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University of LaVerne (Calif.)
Climate change is worldwide and very prevalent in Southern California where we face constant electrical shortages and drought. Because the mission statement for the University of La Verne contains the following verbiage, “The University affirms a philosophy of life that actively supports peace with justice, the health of the planet and its people.” Therefore, in light of this affirmation, it encourages students to become reflective about personal, professional, and societal values. It also encourages values-based ethical behavior, the decision was made to take a holistic approach toward sustainability.
University of La Verne was one of the first campuses to join the Billion Dollar Green Challenge. Through its participation in the program, the University committed to spend $400,000 on sustainable initiatives within five years. To date, the University has already spent more than $630,000 in just three and a half years. The University has converted total 125,000 square feet of grass into more sustainable areas by adding drought tolerant plants and changing the irrigation from spray heads to drip irrigation, converted both interior and exterior lighting to LED, changed out several air conditioning units and upgraded automation. We recently completed a project with an outside contractor to perform retrocommissioning of campus buildings. Three buildings were studied in 2015 which led to seven significant energy saving projects costing over $350,000.
The enrollment in the Billion Dollar Green Challenge allows tracking of each sustainable project. Through this tracking, the University of La Verne is building a Green Revolving Fund. Sustainable projects are funded through operational budgets and tracked through the Green Revolving Investment Tracking System (GRITS). This program shows the annual payback and ROI on each project. An annual report is generated that shows exactly how much energy is saved from each project with the costs saved. The cumulative annual savings is then transferred from the utilities budget into the Green Revolving Fund. (The 2016 annual report showing all savings from 2015 is attached to this submission.) The Green Revolving Fund is dedicated to only sustainable projects. The energy savings for each project will be calculated through GRITS and money saved will be placed back into the Green Revolving Fund every year. This will allow for study growth of the Green Revolving Fund and ensure future sustainable projects.
The challenge of taking a holistic approach is that it so encompassing. Funding is obviously an issue, but the Facilities Management Department has been able to combine projects that include deferred maintenance with sustainable initiatives. Another area that is paramount is inclusivity. It is vital that the sustainable message permeate through all areas of campus. To address this issue, the University of La Verne created the Sustainable Campus Consortium. It is co-chaired by the Vice President of Facilities and Technology and the Chair of the Natural Sciences Department. Members include faculty, staff and students. The consortium meets monthly and is responsible for several areas including oversight and management of the Green Revolving Fund.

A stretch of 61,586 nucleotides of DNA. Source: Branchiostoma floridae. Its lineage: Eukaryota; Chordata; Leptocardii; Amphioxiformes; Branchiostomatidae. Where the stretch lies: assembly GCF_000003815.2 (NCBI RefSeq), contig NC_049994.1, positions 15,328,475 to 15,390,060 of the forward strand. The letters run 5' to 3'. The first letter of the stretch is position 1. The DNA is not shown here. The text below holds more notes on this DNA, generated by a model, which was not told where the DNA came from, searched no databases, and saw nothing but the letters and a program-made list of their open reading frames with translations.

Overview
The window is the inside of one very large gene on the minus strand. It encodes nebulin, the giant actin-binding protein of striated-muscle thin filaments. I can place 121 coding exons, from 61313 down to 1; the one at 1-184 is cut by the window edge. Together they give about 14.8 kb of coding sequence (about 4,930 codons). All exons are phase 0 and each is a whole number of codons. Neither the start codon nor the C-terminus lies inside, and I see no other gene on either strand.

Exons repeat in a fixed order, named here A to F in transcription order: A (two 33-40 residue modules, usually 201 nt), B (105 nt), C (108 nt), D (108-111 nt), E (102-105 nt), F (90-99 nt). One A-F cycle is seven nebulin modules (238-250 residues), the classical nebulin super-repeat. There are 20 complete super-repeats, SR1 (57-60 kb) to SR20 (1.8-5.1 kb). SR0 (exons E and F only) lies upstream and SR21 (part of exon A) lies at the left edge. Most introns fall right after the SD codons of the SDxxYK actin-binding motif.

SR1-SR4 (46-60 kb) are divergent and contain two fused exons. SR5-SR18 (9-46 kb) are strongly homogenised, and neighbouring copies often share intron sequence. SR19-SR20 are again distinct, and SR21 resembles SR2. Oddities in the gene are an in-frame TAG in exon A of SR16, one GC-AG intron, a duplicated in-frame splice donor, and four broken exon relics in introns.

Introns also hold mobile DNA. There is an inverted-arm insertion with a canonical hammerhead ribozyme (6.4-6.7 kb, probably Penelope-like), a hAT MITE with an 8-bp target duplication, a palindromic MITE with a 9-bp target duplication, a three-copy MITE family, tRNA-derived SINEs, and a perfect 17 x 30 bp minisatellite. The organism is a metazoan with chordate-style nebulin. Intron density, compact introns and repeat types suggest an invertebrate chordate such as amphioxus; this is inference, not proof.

As a major part of the holistic approach, the University of La Verne has addressed sustainability in academic programming in two ways. First, as part of the Life Science General Education requirement, all students must take BIOL 101. A central component of the course is sustainability and environmental problem-solving. Our ongoing curricular efforts most recently resulted in the development of a new academic minor in sustainability to complement our existing programs. The Sustainability minor is intended to broaden the scope of our sustainability curriculum beyond science majors to include students in any major. The minor will allow students on any career track to apply sustainability principles to their own career arenas and advocate for sustainability in ways that benefit the planet and their career endeavors. The minor was rolled out just recently, in fall 2015.
During this current semester, the Sustainable Campus Consortium introduced and implemented a program/challenge for our residence halls to reduce their power consumption and educated our students how they can achieve that goal. The result was a 14% reduction in the electricity consumption in our residence halls. This program has not only helped save energy for today, it has also educated our residence students on ways to save energy which will help them in the future.
Robert Beebe, Senior Director of Physical Plant Operations and Services
Clive Houston-Brown, Vice President of Facilities and Technology
Raymond West, Assistant Vice President of Facilities & Space Management
Mehran Mohtasham, Assistant Director of Off Campus Assets, Energy & Space Management
Garth Jones, Assistant Director of Physical Plant Operations & Systems
Christine Broussard, Professor of Biology